GRM 2010 GRM 2011

Abstract Details

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Title of Paper:
Prospects for Collective Security in the Gulf: Changing Dynamics of Threat Perception from Low Intensity Conflict to War
Paper Proposal Text :
The security landscape facing the Gulf states has dramatically changed, domestically and internationally, since the beginning of Arab Spring events in Tunisia on December 18, 2010. Therefore, the constellations of international politics, and the dynamics of the Gulf region and its surrounding environment, are urgently demanding a substantial transformation of the security understanding of all states in the Gulf. The purpose of this work is to explore these ongoing changes and investigate how they are shaping the security fundamentals and defence agenda of the Gulf countries. This study will explore and seek to answer the following particular research questions:

• What are regional and global geopolitical changes affecting the Gulf states’ search for a collective security and defence organisation?
• What are the prospects for the evolution of a common security and defence perception of the Gulf states’?
• Do the Gulf states have the capacity to handle the fundamental security issues which are evolving from a low intensity conflict type missions to some collective security type war scenarios?
• What are the key features of proposals made by some of the Gulf states to achieve a pan-Gulf collective security organisation?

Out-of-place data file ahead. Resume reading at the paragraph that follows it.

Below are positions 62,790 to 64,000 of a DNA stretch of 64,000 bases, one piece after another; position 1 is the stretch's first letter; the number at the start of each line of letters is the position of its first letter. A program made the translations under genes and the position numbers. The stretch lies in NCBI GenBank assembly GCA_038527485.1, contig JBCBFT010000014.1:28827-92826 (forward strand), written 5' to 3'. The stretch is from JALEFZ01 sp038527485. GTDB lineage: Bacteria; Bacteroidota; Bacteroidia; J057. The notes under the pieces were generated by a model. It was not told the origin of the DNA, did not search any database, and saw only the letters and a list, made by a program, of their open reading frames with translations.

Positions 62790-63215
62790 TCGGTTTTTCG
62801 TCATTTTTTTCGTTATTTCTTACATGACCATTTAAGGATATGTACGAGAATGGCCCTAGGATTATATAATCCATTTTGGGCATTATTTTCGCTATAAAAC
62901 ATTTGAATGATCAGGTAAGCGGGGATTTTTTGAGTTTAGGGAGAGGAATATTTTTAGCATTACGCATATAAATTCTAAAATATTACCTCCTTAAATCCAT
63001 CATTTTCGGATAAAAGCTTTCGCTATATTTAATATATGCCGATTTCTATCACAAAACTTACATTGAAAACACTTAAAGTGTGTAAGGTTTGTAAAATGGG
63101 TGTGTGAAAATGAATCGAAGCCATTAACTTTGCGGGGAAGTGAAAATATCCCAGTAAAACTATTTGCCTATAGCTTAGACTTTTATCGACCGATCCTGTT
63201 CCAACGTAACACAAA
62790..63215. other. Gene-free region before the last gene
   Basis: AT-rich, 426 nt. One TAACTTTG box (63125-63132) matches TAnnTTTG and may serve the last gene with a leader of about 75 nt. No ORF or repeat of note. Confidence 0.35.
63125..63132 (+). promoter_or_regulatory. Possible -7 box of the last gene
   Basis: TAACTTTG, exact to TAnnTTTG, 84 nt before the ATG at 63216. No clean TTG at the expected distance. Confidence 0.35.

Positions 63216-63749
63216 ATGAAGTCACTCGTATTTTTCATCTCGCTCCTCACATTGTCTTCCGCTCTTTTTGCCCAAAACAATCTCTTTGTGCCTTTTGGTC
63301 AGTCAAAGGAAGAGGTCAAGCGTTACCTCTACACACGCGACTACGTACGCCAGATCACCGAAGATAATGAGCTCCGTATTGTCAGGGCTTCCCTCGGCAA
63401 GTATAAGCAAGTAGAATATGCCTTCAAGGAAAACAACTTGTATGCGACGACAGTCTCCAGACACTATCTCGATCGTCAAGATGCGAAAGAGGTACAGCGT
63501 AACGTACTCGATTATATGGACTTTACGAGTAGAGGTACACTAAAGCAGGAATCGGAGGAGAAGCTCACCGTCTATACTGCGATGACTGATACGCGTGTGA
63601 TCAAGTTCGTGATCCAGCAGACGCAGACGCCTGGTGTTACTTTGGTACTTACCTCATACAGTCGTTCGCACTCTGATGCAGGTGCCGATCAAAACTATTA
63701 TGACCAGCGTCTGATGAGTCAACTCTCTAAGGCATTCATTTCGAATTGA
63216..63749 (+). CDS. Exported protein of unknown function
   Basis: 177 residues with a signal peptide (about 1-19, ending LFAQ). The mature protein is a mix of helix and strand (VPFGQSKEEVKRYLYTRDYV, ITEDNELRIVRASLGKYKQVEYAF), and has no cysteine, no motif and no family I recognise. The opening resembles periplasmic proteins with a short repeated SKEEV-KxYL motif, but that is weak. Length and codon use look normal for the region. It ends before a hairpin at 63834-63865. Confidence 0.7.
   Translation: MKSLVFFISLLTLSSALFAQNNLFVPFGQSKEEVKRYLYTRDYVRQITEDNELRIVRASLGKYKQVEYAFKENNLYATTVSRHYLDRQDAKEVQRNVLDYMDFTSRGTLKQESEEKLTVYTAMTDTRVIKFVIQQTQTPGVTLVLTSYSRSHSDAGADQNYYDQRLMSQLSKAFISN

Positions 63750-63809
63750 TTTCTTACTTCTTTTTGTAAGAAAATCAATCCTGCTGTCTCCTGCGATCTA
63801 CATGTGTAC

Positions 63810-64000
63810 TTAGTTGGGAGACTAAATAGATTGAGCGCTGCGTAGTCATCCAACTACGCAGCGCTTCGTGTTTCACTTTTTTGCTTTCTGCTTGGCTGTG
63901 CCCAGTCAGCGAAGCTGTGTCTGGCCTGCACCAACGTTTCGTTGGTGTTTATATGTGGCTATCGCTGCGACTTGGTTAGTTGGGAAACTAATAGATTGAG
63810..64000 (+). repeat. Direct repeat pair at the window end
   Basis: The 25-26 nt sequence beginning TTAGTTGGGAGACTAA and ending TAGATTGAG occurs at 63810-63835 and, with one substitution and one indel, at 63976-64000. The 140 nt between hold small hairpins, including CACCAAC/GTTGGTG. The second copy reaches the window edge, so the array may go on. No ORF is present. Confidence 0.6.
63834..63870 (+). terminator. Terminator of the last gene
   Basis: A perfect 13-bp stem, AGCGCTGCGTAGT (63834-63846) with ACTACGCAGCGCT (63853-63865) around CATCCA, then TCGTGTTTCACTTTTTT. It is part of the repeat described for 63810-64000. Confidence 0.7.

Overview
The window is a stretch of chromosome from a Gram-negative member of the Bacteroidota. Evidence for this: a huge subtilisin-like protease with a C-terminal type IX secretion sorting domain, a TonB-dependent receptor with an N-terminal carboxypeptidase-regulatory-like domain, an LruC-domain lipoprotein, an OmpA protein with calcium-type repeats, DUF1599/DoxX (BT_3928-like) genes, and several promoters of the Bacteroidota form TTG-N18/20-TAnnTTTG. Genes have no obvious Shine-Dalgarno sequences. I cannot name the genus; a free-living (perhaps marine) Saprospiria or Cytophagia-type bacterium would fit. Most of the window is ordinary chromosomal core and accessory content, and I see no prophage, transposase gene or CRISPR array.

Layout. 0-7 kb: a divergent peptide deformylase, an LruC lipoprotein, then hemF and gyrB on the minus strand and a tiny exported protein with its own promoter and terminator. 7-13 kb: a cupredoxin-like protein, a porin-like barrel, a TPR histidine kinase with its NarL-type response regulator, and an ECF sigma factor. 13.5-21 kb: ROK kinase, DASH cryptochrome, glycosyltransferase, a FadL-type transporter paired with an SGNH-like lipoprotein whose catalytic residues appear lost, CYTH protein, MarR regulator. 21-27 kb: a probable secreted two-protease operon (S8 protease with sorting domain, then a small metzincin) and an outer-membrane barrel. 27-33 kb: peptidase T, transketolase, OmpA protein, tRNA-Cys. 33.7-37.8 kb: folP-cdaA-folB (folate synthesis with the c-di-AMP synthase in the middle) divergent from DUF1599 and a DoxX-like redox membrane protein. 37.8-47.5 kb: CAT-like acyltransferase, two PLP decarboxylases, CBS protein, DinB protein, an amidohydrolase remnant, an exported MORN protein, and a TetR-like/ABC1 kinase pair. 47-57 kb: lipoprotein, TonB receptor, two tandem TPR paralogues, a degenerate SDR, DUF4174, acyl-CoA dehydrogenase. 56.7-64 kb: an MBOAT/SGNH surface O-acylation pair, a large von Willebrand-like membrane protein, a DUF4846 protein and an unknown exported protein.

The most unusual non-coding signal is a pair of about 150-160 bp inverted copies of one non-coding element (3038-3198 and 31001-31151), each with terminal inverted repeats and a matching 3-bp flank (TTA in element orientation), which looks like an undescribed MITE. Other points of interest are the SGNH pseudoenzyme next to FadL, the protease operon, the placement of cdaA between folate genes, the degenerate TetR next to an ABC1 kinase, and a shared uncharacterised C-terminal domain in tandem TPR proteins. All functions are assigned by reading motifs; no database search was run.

A deeper understanding of the factors involved in creating a collective security framework is shaped by threat perception which they relate to a wide spectrum of security and defence issues from low intensity conflict to war. While the key debate will be related to the efforts of characterising possible features of the Gulf collective security, the existent factors to conflict scenarios which affect these processes and characteristics of searching for collective security in the Gulf will be given particular attention. In order to develop a deeper analysis of the security and defence factors involved in creating a collective security architecture, a fundamental political transformation within the Gulf regimes would be necessary. This paper will dwell upon the conceptual analysis of specific conflict, crisis and war situations, different aspects of the Gulf states’ security challenges and how they relate to pan-Gulf collective security organisation that would expedite a zone of confidence in the region. The concern of this paper would be to identify the parameters of conflict, crisis and war within which a Gulf collective security framework could respond and the changing security dynamics which might facilitate or impede its effective establishment and functioning.